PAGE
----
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Velocity factor vs. antenna length

Discussion in 'Antennas, Feedlines, Towers & Rotors' started by K8MHZ, Jan 2, 2011.

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  1. K8MHZ

    K8MHZ Ham Member QRZ Page

    If our concern is antenna size, why not play with the velocity factor in order to shorten up the antenna?

    How much shorter is a dipole made from insulated wire vs. bare?

    The velocity factor of insulated wire is between .6 and .7, but I don't think we can shorten up the antenna that much....or can we?
     
  2. W5RB

    W5RB Guest

    No , it's not . No we can't .
     
  3. K8MHZ

    K8MHZ Ham Member QRZ Page

  4. AD7N

    AD7N Ham Member QRZ Page

    Will it work? yes! The same way a mobile antenna works, or one of those all band no-tune verticals from your favorite antenna manufacturer will work.

    This "10 meter coax dipole" is a compromise. How much? I will let someone with a more definitive knowledge give you that number :D
     
  5. K8MHZ

    K8MHZ Ham Member QRZ Page

    Coil loading works because of a change in velocity factor? I didn't know that.

    All antennas are compromises.

    I think the downside will be a decrease in gain, but there should also be an increase in bandwidth due to the larger diameter of the coax.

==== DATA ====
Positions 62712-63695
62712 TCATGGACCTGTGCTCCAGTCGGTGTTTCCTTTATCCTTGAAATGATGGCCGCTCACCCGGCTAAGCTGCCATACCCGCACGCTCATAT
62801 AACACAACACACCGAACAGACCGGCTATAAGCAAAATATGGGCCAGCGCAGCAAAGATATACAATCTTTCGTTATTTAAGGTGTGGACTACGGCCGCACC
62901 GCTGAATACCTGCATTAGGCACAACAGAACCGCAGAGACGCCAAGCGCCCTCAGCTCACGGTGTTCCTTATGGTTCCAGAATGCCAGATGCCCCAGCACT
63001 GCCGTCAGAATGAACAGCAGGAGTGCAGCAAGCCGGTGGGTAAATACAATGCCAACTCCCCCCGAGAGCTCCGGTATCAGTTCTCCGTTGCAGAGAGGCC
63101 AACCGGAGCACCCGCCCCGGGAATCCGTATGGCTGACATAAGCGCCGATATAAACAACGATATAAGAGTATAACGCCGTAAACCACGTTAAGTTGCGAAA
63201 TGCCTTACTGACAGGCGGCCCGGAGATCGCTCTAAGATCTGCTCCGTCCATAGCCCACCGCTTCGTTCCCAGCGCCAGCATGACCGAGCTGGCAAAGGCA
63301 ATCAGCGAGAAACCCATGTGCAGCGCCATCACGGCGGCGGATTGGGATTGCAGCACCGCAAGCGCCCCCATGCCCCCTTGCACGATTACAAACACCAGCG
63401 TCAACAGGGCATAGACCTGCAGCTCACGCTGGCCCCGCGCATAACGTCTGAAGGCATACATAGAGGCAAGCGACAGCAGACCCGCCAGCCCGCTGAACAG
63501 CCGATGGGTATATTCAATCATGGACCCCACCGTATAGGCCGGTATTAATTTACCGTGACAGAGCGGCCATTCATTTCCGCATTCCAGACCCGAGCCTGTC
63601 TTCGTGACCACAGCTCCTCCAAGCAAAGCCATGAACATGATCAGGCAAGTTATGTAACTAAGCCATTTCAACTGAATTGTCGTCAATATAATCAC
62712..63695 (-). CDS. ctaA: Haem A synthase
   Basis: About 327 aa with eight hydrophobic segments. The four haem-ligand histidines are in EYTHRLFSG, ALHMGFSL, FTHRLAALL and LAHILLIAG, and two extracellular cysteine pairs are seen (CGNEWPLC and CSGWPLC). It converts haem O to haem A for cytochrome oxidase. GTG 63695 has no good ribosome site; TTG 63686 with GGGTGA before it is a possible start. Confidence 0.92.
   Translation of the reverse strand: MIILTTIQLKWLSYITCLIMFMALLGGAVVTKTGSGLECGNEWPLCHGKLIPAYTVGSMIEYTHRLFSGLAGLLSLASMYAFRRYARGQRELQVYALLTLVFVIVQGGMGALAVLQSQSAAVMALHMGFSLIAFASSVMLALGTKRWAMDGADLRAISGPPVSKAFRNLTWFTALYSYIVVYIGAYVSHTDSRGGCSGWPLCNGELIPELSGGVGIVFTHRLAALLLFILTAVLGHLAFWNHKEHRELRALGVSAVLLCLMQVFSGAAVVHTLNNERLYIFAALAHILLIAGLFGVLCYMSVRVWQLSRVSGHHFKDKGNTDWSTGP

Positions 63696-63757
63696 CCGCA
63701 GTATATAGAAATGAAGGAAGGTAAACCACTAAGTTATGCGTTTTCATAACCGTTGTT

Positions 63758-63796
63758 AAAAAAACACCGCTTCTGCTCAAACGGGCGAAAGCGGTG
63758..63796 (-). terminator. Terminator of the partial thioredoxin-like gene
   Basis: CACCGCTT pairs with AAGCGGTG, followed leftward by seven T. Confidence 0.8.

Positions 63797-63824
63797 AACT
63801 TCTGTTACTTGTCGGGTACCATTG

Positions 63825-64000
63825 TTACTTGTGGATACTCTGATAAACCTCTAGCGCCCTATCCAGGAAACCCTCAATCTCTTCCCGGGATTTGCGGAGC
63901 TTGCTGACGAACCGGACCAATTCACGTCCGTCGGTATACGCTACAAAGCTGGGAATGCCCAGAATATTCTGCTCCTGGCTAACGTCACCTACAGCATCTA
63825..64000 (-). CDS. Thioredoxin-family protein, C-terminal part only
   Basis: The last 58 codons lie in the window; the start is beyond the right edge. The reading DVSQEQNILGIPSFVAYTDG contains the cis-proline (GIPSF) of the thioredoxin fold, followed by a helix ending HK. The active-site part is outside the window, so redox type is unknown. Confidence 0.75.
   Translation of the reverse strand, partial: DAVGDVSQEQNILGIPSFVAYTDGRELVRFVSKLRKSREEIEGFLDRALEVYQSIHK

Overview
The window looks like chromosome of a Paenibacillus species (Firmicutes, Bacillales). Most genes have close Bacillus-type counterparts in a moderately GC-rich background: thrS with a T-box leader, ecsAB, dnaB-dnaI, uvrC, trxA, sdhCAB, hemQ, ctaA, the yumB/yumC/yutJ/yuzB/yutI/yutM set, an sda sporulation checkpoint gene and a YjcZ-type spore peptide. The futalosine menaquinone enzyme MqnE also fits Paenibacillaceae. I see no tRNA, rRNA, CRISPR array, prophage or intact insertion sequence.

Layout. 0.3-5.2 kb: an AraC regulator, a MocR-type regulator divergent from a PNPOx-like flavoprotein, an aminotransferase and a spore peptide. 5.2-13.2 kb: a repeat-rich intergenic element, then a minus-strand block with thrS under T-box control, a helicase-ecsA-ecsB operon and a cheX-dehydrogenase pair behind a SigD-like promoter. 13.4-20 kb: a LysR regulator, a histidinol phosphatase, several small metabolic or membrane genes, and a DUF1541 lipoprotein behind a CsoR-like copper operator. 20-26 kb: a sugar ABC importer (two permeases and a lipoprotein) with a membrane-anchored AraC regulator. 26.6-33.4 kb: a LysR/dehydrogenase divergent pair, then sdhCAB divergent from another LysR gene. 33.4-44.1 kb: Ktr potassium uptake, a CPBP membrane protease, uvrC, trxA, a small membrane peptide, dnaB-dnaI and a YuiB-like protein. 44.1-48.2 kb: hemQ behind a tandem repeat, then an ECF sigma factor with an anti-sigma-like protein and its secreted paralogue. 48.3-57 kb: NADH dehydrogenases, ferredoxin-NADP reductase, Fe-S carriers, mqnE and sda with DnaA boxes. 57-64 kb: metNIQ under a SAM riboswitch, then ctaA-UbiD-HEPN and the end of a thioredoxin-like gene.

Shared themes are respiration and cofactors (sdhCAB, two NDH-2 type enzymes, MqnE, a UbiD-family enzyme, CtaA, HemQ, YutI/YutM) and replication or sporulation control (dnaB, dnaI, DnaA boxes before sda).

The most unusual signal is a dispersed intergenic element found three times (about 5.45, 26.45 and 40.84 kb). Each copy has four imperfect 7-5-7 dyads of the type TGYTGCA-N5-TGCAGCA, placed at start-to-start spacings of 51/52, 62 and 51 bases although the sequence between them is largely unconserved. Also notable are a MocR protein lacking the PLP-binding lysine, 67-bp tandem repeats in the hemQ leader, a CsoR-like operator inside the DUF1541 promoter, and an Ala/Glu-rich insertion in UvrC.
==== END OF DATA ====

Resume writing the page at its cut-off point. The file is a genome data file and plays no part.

I can think of a couple applications for an easy to make shortened antenna.

    So far, the lowest velocity factor in conductors is about .66. I wonder if there is a way to reduce that number by using different insulating materials.

    Usually the goal is just the opposite, so there may be a lack of experimentation because of that minor detail.
     
  6. AD7N

    AD7N Ham Member QRZ Page

    Should be careful with my analogy- by "the same way", I meant as a severe compromise antenna. Even wet spaghetti radiates :)


    EDIT: You might find these articles somewhat enlightening to the "gotchas" with this type of antenna, and how they "really" work.

    http://vk1od.net/antenna/PY2RML/
    http://www.karinya.net/g3txq/coax_antennas/
     
    Last edited: Jan 2, 2011
  7. AD7N

    AD7N Ham Member QRZ Page

    And at the bottom of one of my linked article lies this message:

    Experiment away!
     
    Last edited: Jan 2, 2011
  8. M0GVZ

    M0GVZ XML Subscriber QRZ Page

    Typically 4% shorter.
     
  9. VK1OD

    VK1OD Ham Member QRZ Page

    If you explore the effect of dielectric permittivity in a transmission line, yes, the velocity of wave propagation is slowed. When ALL of the electric field is immersed in a dielectric with relative permittivity εr, then vf= εr^-0.5.

    In the case of a PVC insulated antenna wire a long way above ground MOST of the dielectric is air (εr~=1), and a very small layer around the conductor is PVC (εr~=2.6). The combined effect is an average relative permittivity barely greater than 1, so the vf is almost 1.

    The notion that a PVC insulated antenna wire well above ground has a velocity factor anything much less than 1 is plain wrong.

    There are many designs for shortened antennas relying upon a flawed concept of velocity factor of the radiator, and curiously, Ham Universe publishes quite a few. You might form the view that Ham Universe gives harbor to flawed concepts.

    NEC4 can model the effect of insulation on an antenna wire, and various fudges are available to attempt the same thing in NEC2.

    Owen
     
  10. K7JBQ

    K7JBQ Moderator Volunteer Moderator QRZ Page

    What Owen said.

    In practice, I've found that insulated wire reduces the overall length of an HF dipole by a few inches, at most.

    73,
    Bill
     
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